Pfizer

Pfizer, the nation’s biggest U.S.-based drugmaker, reported a 30% jump in second-quarter profits Monday.

Pfizer, the country’s largest drugmaker, is creating a hybrid new drug company by combining its off-patent branded drug business with the generic pharmaceutical company Mylan.

Pfizer’s Upjohn, which sells one-time blockbusters like Viagra and Lipitor that have lost patent protection, will be spun off and then it will combine with Mylan, a $10 billion company.

The complex deal, expected to close in the middle of next year, will create a company with estimated 2020 revenue in excess of $19 billion, with sales in more than 165 countries. The name for the new company has yet to be determined.

“These are deliberate steps that we are taking to make Pfizer a very different company,” new Chief Executive Dr. Albert Bourla told analysts.

Pfizer on Monday also reported a 30% jump in second-quarter profits.

Pfizer and Mylan have worked together for years. Pfizer manufactures Mylan’s EpiPen, an auto-injector used to halt life-threatening allergic reactions. Mylan was heavily criticized, and CEO Heather Bresch was brought before Congress two years ago to answer questions about the price of the EpiPen, which had jumped five-fold to $600 for two EpiPens. They have been in short supply for more than a year because of quality problems and upgrades at a Pfizer factory.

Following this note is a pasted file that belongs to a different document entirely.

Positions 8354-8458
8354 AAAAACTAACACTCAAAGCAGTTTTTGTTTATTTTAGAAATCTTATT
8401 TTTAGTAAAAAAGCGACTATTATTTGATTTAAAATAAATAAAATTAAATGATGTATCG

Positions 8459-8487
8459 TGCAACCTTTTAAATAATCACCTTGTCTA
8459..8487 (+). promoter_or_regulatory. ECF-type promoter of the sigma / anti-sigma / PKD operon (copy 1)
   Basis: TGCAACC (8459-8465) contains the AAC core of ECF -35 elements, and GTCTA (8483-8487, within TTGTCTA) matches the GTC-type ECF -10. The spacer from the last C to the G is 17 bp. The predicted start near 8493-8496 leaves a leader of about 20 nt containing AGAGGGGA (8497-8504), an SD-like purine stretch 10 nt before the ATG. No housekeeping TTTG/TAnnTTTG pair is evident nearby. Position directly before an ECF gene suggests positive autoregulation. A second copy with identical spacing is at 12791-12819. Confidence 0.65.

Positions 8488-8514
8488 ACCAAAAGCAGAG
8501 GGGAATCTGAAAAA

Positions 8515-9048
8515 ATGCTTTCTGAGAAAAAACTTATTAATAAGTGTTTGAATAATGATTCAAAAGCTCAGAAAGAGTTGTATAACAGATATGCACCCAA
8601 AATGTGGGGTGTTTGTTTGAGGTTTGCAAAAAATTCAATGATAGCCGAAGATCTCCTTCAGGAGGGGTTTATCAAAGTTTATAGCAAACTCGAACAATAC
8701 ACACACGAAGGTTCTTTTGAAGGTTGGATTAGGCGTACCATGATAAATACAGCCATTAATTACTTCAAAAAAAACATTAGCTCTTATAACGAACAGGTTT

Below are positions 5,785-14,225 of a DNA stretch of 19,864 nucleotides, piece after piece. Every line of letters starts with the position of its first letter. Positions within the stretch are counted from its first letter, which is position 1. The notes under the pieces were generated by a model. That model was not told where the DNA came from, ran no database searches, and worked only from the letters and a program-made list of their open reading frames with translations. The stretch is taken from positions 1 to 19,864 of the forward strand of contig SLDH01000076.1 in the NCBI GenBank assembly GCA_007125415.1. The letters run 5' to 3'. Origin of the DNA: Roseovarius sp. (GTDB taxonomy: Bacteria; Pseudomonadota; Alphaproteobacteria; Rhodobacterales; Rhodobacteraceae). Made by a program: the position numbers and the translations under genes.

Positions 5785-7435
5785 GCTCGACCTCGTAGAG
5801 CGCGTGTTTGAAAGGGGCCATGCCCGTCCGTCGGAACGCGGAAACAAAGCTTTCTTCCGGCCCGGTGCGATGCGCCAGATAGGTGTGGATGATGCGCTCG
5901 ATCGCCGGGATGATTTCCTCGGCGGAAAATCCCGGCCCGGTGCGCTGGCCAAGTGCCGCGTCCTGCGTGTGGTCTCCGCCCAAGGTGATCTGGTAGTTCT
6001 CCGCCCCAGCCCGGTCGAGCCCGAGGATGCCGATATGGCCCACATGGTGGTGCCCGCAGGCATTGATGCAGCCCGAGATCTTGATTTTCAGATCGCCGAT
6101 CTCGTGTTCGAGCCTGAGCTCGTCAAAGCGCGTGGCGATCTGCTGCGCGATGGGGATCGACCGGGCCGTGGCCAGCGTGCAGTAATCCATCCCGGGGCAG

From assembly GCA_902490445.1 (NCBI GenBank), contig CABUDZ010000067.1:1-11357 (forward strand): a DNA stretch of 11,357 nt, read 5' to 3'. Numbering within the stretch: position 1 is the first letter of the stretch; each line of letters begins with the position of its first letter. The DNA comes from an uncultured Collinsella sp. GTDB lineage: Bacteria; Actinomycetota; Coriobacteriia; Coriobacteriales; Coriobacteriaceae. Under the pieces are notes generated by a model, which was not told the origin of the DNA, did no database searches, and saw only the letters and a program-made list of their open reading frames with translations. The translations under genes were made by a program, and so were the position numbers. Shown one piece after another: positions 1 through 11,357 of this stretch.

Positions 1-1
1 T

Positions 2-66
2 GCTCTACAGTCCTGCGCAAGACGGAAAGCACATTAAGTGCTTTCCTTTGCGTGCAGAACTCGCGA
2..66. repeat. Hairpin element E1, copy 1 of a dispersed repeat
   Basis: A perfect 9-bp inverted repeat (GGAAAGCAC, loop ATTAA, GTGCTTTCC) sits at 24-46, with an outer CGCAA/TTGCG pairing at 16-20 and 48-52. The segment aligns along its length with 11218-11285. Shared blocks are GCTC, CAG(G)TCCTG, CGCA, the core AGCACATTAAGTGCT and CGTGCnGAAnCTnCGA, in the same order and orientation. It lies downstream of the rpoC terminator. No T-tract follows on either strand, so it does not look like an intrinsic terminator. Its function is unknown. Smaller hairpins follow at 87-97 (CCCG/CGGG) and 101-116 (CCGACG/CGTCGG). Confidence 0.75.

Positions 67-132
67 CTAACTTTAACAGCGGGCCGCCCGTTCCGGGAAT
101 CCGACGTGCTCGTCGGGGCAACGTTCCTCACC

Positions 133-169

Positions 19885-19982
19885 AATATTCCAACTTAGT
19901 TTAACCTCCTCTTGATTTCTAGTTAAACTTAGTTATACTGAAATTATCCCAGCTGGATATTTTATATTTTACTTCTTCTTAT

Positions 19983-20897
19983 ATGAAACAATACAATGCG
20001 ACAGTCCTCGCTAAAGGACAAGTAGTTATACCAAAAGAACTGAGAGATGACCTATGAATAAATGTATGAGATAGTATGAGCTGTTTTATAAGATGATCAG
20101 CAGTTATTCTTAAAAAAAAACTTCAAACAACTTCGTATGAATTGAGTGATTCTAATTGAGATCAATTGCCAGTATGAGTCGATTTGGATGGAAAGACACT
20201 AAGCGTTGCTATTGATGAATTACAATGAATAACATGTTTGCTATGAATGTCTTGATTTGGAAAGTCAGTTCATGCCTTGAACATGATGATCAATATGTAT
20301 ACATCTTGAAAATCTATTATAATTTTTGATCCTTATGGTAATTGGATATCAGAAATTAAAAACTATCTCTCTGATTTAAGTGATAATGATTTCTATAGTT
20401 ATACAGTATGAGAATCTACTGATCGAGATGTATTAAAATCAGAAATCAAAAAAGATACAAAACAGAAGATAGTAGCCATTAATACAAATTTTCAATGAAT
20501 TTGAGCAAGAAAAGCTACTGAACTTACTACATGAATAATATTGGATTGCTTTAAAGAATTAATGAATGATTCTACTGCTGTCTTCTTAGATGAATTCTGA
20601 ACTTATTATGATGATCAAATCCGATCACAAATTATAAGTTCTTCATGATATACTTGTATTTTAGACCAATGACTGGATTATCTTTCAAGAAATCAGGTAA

Upjohn, the name of one of the companies Pfizer gobbled up during a spate of acquisitions in the 1990s and 2000s, sells off-patent and generic drugs that include the stars that drove Pfizer’s growth: pain killers Celebrex and Lyrica, Norvasc for high blood pressure, Effexor for severe heartburn, Xanax for anxiety and Zoloft for depression.

The strengthening ties between Pfizer and Mylan come at a precarious time for big drugmakers, who face pressure to cut high prices for brand-name drugs. Also, Pfizer just got generic competition to one of its biggers sellers, Lyrica.

Likewise, years of pressure from wholesalers to reduce prices for generic drugs, which comprise most of Mylan’s portfolio, have crimped its profits and driven its share price down 50% in the past year.

That enabled Pfizer to “combine businesses at a more attractive price,” Edward Jones analyst Ashtyn Evans said, adding that Pfizer has wanted to become a smaller, more innovative company and now has a strong pipeline of experimental new drugs.

“Growth from new, innovative products will have a bigger impact,” she said, “growing off a smaller base.”

Pfizer Inc. investors will be getting shares in the new company tax-free — and that entity will be offering a dividend as well.

Shareholders of Pfizer will receive 0.12 of a share of the new company for each Pfizer share they hold and will own 57% of the combined new company; Mylan shareholders will own 43%, receiving one share of the new company for each of their Mylan shares.

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